, Muskogee, OK

Local News

February 20, 2014

Labor official knocks ‘name and shame’ rule

Oklahoma’s labor commissioner lamented a proposed federal rule regulators say would improve workplace safety but detractors describe as a name-and-shame tactic subject to misuse.

Labor Commissioner Mark Costello made his comments during a luncheon Thursday where he addressed Greater Muskogee Manufacturers Alliance members and other business interests. Costello said workplace safety is paramount, but he expressed concerns about the “unintended consequences” that could flow from implementing the proposed rule.

The Occupational Safety and Health Administration published the proposed rule in November and will be accepting comments until March 10. The rule would require companies with 250 or more employees submit electronically real-time information about workplace injury and illnesses, which companies already compile and report, for public dissemination on OSHA’s website.

Costello, who testified before a rule-making committee in Washington, said there are too many unknowns that could flow from a rule intended to improve tracking of workplace injuries and illnesses. During his Muskogee visit, Costello outlined the “unintended consequences” that could occur by the online publishing of workplace safety data.

“In this instance, who will benefit?” said Costello, who confirmed his plans to seek a second term. “Well, I would argue the trial lawyers. I would argue the union organizers. I would argue that your competitors will benefit.”

Instead of naming and shaming companies into compliance, Costello advocated a voluntary safety program already available. The Safety Pays program, he said, that helps companies achieve compliance “with the highest federal standards,” reduce accident rates and worker compensation costs, and improve employee morale.

“That is an example of (a) good workplace safety” program, Costello said. “That we’re attempting to name you for safety records and shame you, that’s not the purview of the federal government.”

Costello predicted that what he called an “anti-business” rule would be a “wealth destroyer” and “another burden on you guys.” He said it would “encourage bad behavior,” “dishonesty” and “misreporting” of workplace safety data.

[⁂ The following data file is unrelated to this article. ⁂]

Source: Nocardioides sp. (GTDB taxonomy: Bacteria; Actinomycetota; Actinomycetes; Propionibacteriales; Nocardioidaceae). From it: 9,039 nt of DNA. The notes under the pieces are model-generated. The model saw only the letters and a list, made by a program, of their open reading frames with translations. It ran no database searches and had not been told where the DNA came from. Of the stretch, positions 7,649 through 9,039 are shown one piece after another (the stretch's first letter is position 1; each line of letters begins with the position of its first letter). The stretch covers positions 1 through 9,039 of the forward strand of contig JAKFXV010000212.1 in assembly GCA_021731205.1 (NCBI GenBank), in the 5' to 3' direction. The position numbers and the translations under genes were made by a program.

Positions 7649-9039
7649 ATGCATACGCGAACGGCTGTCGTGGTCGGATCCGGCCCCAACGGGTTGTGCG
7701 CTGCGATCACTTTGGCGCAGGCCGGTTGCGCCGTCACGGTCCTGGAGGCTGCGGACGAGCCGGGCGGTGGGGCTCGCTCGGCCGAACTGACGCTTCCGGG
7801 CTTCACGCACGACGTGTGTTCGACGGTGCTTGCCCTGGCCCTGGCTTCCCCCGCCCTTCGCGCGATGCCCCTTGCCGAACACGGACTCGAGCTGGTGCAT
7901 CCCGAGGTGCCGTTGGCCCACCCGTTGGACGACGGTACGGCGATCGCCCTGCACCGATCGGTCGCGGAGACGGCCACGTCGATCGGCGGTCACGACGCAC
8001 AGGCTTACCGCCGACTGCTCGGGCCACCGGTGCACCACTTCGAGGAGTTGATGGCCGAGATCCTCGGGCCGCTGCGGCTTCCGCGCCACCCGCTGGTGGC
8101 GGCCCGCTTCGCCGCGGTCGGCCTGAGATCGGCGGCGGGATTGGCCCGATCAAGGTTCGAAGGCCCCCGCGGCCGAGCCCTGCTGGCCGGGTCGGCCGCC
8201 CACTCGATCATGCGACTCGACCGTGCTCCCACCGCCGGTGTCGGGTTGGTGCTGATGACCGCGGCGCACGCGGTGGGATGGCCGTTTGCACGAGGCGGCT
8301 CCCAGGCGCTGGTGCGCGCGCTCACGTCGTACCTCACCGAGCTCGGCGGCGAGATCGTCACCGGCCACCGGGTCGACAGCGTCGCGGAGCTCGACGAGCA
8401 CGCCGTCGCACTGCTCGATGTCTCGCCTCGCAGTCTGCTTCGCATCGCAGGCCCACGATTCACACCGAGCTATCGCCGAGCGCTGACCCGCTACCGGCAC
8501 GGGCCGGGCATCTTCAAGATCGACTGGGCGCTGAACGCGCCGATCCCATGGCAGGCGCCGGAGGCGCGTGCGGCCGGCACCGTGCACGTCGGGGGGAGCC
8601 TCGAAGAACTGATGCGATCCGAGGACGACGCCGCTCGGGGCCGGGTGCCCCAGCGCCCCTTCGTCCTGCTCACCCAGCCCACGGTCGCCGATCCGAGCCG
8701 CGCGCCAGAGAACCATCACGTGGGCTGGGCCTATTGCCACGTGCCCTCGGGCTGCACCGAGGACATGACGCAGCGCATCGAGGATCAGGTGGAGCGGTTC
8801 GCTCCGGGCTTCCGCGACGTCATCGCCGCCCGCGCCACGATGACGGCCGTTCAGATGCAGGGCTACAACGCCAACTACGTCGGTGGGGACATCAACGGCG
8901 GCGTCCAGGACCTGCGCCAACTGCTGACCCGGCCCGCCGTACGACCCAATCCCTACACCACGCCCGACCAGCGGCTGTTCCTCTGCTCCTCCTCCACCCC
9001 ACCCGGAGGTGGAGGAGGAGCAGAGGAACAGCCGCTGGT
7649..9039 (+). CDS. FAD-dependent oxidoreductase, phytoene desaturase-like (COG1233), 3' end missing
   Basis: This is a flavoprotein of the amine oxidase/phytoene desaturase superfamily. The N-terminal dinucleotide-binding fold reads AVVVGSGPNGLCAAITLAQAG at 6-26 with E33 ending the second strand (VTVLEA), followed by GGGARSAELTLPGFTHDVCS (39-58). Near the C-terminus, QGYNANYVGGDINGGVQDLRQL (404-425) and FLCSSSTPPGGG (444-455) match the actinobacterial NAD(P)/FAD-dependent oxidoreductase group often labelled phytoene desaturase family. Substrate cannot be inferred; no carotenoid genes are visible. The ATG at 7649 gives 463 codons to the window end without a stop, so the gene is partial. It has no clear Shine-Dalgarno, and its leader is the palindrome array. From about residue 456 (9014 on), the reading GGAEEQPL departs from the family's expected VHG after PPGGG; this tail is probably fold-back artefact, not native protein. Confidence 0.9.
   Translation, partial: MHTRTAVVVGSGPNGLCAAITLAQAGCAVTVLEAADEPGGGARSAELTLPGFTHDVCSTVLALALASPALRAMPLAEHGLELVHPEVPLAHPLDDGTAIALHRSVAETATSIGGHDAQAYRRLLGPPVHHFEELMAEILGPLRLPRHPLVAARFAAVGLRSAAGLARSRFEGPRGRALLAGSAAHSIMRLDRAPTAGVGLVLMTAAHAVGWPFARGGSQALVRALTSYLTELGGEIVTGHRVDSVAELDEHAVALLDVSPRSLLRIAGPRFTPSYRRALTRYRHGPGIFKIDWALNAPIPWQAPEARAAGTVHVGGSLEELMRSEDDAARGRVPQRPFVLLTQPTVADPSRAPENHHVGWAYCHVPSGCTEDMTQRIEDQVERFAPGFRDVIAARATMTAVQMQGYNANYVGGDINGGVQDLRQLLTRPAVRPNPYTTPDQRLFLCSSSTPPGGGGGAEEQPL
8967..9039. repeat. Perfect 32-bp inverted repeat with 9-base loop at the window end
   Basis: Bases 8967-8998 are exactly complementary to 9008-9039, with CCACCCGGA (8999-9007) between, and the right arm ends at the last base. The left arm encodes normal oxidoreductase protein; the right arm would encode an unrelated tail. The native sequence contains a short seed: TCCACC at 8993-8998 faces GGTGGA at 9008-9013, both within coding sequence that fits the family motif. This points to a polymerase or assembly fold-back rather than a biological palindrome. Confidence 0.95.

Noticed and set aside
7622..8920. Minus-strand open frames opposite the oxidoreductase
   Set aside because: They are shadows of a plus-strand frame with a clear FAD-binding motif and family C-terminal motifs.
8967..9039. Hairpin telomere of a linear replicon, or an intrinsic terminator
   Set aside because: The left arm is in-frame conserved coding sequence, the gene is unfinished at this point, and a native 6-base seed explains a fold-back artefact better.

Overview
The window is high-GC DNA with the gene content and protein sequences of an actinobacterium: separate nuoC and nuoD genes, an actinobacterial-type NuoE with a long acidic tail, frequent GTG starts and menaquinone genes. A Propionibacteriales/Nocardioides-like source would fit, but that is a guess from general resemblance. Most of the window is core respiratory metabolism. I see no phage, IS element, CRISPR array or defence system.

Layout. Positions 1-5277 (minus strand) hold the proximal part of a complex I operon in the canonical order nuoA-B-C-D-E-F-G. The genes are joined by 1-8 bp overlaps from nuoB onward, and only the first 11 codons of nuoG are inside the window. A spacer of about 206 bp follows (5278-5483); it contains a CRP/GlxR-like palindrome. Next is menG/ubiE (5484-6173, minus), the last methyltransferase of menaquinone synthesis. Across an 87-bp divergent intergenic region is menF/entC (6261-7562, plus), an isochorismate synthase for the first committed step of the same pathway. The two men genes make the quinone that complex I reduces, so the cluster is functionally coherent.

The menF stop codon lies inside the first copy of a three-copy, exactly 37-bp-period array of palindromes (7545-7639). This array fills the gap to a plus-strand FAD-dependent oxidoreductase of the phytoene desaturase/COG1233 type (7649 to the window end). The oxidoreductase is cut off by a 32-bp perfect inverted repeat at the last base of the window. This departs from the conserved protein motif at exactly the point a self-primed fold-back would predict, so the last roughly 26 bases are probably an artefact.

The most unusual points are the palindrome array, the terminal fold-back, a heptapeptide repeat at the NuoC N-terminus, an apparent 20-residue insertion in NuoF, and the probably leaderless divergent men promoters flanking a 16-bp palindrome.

He urged those who attended Thursday’s luncheon and other companies that would be affected by the proposed rule to submit opposing comments. Comments may be submitted electronically at, the federal e-rulemaking portal.

Reach D.E. Smoot at (918) 684-2901 or

Text Only
Local News
AP Video
Kerry: Humanitarian Cease-fire Efforts Continue Raw: Corruption Trial Begins for Former Va Gov. The Carbon Trap: US Exports Global Warming UN Security Council Calls for Gaza Cease-fire Traditional African Dishes Teach Healthy Eating 13 Struck by Lightning on Calif. Beach Baseball Hall of Famers Inducted Israel, Hamas Trade Fire Despite Truce in Gaza Italy's Nibali Set to Win First Tour De France Raw: Shipwrecked Concordia Completes Last Voyage Raw: Sea Turtle Hatchlings Emerge From Nest Raw: Massive Dust Storm Covers Phoenix 12-hour Cease-fire in Gaza Fighting Begins Raw: Bolivian Dancers Attempt to Break Record Raw: Israel, Palestine Supporters Rally in US Raw: Air Algerie Flight 5017 Wreckage Virginia Governor Tours Tornado Aftermath Judge Faces Heat Over Offer to Help Migrant Kids Kangaroo Goes Missing in Oklahoma More M17 Bodies Return, Sanctions on Russia Grow

Should a federal judge have the power to strike down Oklahoma's ban on gay marriage?

     View Results
Featured Ads

Click HERE to read all your Parade favorites including Hollywood Wire, Celebrity interviews and photo galleries, Food recipes and cooking tips, Games and lots more.